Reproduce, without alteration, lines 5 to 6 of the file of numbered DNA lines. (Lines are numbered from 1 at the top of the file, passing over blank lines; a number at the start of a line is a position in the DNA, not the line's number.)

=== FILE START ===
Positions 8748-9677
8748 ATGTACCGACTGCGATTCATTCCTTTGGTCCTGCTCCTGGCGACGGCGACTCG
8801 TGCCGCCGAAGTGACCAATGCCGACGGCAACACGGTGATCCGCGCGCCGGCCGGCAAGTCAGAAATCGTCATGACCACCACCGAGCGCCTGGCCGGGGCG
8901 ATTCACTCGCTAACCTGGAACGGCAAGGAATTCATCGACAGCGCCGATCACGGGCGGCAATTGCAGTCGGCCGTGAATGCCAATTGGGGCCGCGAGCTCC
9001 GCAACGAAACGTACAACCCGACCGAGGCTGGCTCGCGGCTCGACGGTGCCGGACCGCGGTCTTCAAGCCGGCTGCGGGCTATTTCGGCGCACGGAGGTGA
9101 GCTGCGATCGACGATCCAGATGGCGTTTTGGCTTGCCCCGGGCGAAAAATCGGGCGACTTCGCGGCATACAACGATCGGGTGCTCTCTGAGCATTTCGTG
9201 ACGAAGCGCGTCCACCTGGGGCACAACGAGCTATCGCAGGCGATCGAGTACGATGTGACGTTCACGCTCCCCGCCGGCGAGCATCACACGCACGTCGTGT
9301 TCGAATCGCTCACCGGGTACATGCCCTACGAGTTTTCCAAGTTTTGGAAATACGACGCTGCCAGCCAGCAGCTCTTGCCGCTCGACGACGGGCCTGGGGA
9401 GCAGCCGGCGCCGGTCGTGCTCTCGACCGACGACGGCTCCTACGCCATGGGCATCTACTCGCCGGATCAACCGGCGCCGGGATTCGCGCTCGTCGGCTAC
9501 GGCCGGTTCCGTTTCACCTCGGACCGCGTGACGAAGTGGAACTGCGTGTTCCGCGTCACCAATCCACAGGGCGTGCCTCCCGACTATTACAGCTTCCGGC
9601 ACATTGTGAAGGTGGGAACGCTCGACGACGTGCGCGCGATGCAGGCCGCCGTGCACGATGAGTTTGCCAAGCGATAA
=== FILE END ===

9001 GCAACGAAACGTACAACCCGACCGAGGCTGGCTCGCGGCTCGACGGTGCCGGACCGCGGTCTTCAAGCCGGCTGCGGGCTATTTCGGCGCACGGAGGTGA
9101 GCTGCGATCGACGATCCAGATGGCGTTTTGGCTTGCCCCGGGCGAAAAATCGGGCGACTTCGCGGCATACAACGATCGGGTGCTCTCTGAGCATTTCGTG